An 84-year-old woman with a history of diabetes and hypertension experienced acute onset of severe right neck pain. Neurological examination showed no apparent abnormality. Brain MRI was performed, including thin-section, coronal DWI, and neither abnormal signal changes nor vertebral artery dissection were detected. Four days later, she noticed the impairment of temperature perception in her left foot while bathing. Subsequent neurological examination showed mild hypoalgesia of the left upper and lower limbs. No weakness, disturbance of vibration sense, or urinary incontinence was apparent. Brain MRI was performed again, and thin-section, coronal DWI showed a high-intensity lesion in the right lateral funiculus, within the cervical spinal cord, at the level of the C2/C3 intervertebral disc (Figure 1(a)). Subsequently, fast imaging employing steady-state acquisition sequences showed a small, hyperintense lesion in the right lateral funiculus (Figures 1(b) and 1(c)). Repeated magnetic resonance (MR) angiography showed mild atherosclerosis; however, no double-lumen signs, strings, or pearls signs were observed. Therefore, we concluded that the patient did not have any artery dissection (Figure 1(e)). She was able to walk without any assistance, but the temperature perception impairment in her limbs remained unchanged 4 weeks after onset. Follow-up MRI, examined 5 weeks after onset, showed a high-intensity lesion of the right lateral funiculus and anterior horn, within the cervical spinal cord (Figure 1(d)).

The settings used for the MRI protocols are summarized in the Table 1.

ParametersCase 1Case 2
DWI coronalFIESTA axialFIESTA sagittalT2WI (spine)DWI coronalDWI axialT2WI axial

Magnetic field strength3.0 T3.0 T
Matrix size288 × 288512 × 5121024 × 1024512 × 512282 × 282320 × 320704 × 704
Field of view240 mm × 240 mm160 mm × 160  mm180 mm × 180 mm180 mm × 180 mm240 mm × 240 mm240 mm × 240 mm240 mm × 240 mm
Slice thickness (mm)31.624335
Repetition time (ms)5000150015003025500050004000
Echo time (ms)13725625610013785104
b values100010001000

DWI, diffusion-weighted image; FIESTA, 3D fast imaging employing steady-state acquisition; T2WI, T2-weighted image.
2.2. Case 2

A 74-year-old man with a history of prostate cancer, cholecystolithiasis, and hypertension experienced an unsteady gait 3 days after laparoscopic cholecystectomy. A neurological examination showed mild ataxia of his right lower limb, and tandem gait was impaired. No apparent weakness or sensory disturbance was found. Brain MRI was performed, and thin-section, coronal DWI showed a high-intensity lesion in the right lateral funiculus, within the cervical spinal cord, at the level of C1 (Figure 1(f)). Axial DWI showed a hyperintense lesion of the spinal cord (Figure 1(g)), and the corresponding T2-weighted images (Figure 1(h)) demonstrated a hyperintense area in the right lateral funiculus. MR angiography showed an occlusion in the right vertebral artery. Short-term prognosis was good, and he was able to walk without any assistance.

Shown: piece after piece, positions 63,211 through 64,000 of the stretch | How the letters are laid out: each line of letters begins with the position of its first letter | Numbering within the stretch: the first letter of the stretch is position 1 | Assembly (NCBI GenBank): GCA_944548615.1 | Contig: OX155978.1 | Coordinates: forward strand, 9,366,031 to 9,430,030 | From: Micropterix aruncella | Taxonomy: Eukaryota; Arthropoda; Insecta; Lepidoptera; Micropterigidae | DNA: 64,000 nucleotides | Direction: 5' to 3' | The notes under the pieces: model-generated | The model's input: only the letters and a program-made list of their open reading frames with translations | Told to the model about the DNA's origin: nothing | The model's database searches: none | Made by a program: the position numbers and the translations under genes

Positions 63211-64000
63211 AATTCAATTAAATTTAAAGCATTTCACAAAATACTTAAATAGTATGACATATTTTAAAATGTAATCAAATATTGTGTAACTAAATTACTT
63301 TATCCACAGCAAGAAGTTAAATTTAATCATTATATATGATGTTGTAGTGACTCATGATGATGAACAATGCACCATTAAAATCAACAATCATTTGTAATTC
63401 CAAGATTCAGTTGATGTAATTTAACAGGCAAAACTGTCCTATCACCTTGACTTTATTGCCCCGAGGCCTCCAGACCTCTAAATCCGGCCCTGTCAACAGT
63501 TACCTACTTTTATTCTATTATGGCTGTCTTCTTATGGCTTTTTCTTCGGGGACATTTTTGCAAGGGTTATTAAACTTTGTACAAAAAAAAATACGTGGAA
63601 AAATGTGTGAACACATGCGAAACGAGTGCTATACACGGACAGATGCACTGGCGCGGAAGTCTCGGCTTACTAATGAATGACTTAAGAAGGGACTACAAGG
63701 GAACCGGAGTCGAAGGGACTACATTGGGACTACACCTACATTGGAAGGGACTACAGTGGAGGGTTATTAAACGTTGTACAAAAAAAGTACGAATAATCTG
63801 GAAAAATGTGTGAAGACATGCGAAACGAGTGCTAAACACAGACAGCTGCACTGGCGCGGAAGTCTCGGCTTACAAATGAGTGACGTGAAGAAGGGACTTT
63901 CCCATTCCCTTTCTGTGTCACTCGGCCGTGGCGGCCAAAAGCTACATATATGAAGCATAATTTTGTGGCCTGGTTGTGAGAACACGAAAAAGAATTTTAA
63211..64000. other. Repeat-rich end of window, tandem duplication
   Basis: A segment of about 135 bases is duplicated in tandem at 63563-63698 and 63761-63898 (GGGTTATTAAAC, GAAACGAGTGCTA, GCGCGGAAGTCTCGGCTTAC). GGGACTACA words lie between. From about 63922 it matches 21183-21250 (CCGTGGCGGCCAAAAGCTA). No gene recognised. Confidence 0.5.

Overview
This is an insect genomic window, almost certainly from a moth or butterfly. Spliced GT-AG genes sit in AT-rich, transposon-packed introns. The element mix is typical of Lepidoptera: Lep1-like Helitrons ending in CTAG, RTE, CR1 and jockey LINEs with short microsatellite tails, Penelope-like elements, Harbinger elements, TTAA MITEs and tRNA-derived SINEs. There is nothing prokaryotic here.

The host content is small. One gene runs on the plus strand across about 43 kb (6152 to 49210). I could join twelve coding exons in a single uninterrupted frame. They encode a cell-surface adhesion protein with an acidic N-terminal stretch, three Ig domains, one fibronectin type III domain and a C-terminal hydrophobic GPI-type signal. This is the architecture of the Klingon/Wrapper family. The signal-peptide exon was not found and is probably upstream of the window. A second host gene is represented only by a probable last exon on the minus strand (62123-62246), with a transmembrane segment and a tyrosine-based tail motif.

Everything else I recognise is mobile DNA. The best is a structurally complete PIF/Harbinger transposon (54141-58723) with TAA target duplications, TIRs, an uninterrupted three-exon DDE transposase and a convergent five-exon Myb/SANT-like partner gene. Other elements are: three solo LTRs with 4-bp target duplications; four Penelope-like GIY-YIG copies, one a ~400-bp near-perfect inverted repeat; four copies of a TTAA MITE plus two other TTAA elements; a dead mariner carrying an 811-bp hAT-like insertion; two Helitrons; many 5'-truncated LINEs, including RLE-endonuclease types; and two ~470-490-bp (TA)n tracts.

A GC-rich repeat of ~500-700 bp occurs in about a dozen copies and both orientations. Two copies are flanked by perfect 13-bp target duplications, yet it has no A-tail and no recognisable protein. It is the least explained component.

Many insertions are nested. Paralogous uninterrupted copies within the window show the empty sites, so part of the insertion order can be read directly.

3. Discussion

Development of collateral circulation is associated with the rarity of SCI and variations in symptoms and lesion sizes: although the etiology of SCI is similar to that of cerebral infarction and systemic vascular disease, SCI is estimated to represent only 1% to 2% of all ischemic strokes [2, 5, 6]. The clinical features of SCI depend on the lesion location and the degree of arterial occlusion [3, 6]. Anatomically, the anterior two-thirds of the spinal cord and the anterior portion of the posterior column receive blood via the anterior spinal artery (ASA), whereas the posterior one-third of the spinal cord is supplied by the two posterior spinal arteries (PSAs) [7, 8]. These arteries construct collateral circulation networks, with individual variations, which may contribute to the rarity and clinical variations associated with the neurological symptoms that present in patients with SCI.